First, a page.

Tuesday, July 17, 2012

The Cat's Table by Michael Ondaatje ......

Image from goodreads.com

I downloaded (and paid for) several books on my iPad simply because they were featured in a "Summer Reading" list in The New Yorker magazine. I love The New Yorker, but it doesn't take long for me to get behind on issues.

This book was among those mentioned, and the first of the group I've read.

I hope the rest of them can live up to this one.

The Cat's Table is about a sea voyage from Sri Lanka to England and the events that occur among the passengers on the ship. The story is told from the point of view of Michael, who was 11 years old when he made the journey to join his mother in England.

I think I would characterize this book as a calm thriller. (I just made that term up. Can I keep it?) There is enough action to keep you turning (swiping?) the page, but it's not the shoot-em-up variety.

The action isn't what makes the book for me, though. It's Ondaatje's command of the English language. There were several instances where I stopped just to let a sentence roll around in my head for a few minutes, sort of like you would savor a piece of chocolate instead of gobbling it down. (If one were capable of such a thing, that is.)

Here are a few examples. They are taken out of context, obviously, but I'm focusing on the language itself.

"Punishment, it turns out, never did train or humble some of us into complete honesty."

"...she breasted her cards about her motive for travelling with them." (I had never considered the word "breast" as a verb before.)

"I could not tell whether everything taking place was carefully legal or a frenzy of criminality."

"So we came to understand that small and important thing, that our lives could be large with interesting strangers who would pass us without any personal involvement."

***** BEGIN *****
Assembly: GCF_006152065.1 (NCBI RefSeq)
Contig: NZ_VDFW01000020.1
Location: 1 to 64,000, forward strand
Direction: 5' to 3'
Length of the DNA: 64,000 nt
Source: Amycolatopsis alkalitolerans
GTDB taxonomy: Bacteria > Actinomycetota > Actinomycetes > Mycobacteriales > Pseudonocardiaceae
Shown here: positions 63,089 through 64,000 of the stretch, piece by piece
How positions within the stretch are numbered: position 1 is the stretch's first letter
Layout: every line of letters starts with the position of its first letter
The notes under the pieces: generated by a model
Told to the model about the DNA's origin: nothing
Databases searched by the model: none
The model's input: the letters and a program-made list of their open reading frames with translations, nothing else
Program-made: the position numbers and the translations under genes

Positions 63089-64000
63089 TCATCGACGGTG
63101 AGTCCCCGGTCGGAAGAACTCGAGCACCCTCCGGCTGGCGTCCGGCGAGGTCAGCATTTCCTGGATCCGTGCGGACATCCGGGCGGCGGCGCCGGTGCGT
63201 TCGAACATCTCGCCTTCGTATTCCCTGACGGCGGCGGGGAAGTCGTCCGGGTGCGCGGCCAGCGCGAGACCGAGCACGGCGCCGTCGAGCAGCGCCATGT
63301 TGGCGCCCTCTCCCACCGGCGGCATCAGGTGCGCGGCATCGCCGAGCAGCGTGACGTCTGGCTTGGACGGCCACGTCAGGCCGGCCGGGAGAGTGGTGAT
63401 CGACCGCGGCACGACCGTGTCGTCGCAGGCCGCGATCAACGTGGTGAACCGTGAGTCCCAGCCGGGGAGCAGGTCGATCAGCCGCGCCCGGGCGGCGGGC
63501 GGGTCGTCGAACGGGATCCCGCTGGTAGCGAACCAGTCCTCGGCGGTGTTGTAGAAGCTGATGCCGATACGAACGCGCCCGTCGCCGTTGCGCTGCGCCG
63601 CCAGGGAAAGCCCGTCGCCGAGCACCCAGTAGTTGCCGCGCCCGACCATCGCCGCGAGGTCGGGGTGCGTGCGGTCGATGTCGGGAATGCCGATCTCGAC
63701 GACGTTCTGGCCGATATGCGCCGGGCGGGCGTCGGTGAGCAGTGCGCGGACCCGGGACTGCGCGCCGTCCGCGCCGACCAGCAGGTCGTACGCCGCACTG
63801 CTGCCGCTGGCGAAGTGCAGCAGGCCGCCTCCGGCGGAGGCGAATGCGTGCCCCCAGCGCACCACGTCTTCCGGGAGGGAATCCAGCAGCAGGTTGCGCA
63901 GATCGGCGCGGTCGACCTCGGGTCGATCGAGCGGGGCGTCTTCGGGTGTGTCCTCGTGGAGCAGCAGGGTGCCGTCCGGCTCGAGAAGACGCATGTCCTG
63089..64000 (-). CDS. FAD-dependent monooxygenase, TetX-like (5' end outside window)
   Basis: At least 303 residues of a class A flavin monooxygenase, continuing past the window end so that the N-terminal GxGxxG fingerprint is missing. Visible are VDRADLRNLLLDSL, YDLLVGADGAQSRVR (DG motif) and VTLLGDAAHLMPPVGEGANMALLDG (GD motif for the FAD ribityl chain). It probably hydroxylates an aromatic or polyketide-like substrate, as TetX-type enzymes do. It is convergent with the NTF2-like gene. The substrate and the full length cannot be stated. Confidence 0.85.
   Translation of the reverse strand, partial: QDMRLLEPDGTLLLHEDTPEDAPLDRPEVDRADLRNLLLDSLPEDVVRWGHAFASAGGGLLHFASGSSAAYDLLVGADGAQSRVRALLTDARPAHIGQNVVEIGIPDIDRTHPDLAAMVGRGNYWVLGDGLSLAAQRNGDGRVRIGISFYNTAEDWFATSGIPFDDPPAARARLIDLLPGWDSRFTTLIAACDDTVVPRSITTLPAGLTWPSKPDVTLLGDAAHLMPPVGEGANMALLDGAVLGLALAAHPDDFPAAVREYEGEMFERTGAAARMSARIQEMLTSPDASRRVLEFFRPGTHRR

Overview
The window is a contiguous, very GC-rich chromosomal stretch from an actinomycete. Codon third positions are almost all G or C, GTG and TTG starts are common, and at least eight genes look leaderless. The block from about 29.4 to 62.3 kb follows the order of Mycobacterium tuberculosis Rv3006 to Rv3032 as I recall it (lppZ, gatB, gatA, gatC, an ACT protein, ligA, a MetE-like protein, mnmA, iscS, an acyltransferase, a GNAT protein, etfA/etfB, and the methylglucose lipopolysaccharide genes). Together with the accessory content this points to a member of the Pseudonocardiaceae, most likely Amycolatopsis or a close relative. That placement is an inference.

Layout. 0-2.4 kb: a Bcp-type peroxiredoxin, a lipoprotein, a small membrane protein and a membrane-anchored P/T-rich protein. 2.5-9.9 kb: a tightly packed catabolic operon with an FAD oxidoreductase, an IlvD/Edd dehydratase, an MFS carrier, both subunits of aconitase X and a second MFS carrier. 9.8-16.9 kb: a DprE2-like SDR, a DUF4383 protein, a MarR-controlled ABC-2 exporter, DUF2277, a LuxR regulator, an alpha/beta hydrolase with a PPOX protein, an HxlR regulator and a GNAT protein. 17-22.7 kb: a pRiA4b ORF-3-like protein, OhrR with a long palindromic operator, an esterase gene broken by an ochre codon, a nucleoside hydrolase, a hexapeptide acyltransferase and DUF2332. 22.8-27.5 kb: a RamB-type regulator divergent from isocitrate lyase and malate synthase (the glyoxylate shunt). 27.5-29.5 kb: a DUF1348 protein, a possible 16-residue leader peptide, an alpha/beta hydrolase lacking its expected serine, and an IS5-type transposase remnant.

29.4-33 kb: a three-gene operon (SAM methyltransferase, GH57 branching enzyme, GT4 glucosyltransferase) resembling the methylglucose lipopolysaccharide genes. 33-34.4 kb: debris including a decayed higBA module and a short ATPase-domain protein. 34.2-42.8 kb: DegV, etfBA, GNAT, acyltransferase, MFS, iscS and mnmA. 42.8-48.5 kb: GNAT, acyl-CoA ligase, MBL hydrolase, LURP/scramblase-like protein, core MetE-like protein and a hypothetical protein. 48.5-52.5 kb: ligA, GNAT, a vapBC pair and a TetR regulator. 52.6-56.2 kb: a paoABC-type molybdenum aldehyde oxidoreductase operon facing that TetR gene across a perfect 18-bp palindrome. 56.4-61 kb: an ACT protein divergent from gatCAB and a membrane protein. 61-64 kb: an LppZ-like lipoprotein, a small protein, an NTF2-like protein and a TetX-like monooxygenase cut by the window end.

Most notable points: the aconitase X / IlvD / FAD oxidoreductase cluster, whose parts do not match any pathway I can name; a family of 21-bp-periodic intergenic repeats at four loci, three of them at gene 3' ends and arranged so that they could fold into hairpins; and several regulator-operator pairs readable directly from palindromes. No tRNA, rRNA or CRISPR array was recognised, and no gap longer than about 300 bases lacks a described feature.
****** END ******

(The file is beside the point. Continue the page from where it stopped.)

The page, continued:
"For he also had witnessed the people I saw that night, with whom we had felt so oddly aligned, whom we would never see again. Only there. In that night city of another world."

"We keep wanting to save those who are forlorn in this world. It's a male habit, some wish fulfilment."

"There is a story, always ahead of you. Barely existing. Only gradually do you attach yourself to it and feed it. You discover the carapace that will contain and test your character. You find in this way the path of your life."

"There were four or five cottages overlooking the sea, and she snuggled the car beside one." (One word - "snuggled" - made this a completely different sentence. It could just have easily said "parked," but I prefer the word he used.)

"She said the marriage had been a cautious one, and she had stepped out of it, recognizing it was 'too cold a building' to live in for the rest of her life."

"A twenty-minute ferry ride that felt like an echo, a small rhyme from the past, as my cousin Emily had been to me during this last day and night."

When I downloaded this book, I didn't realize it was by the same man who wrote The English Patient. I haven't read that one either (but I've since downloaded it), and I didn't see the movie. Perhaps I will also watch the movie, but only after I've read the book.

This is definitely worth the read. The characters, the plot, the mystical setting of the ship, everything about this book is top quality.

Usually when I read a book, I think to myself, "I could write that." Not this one. I found myself thinking over and over, "I could never come up with that melodic phrase." What a pleasure to read.

1 comment:

DJan said...

I loved the English Patient, for much the same reasons. I'll have to read this one, B. Thanks for the review. :-)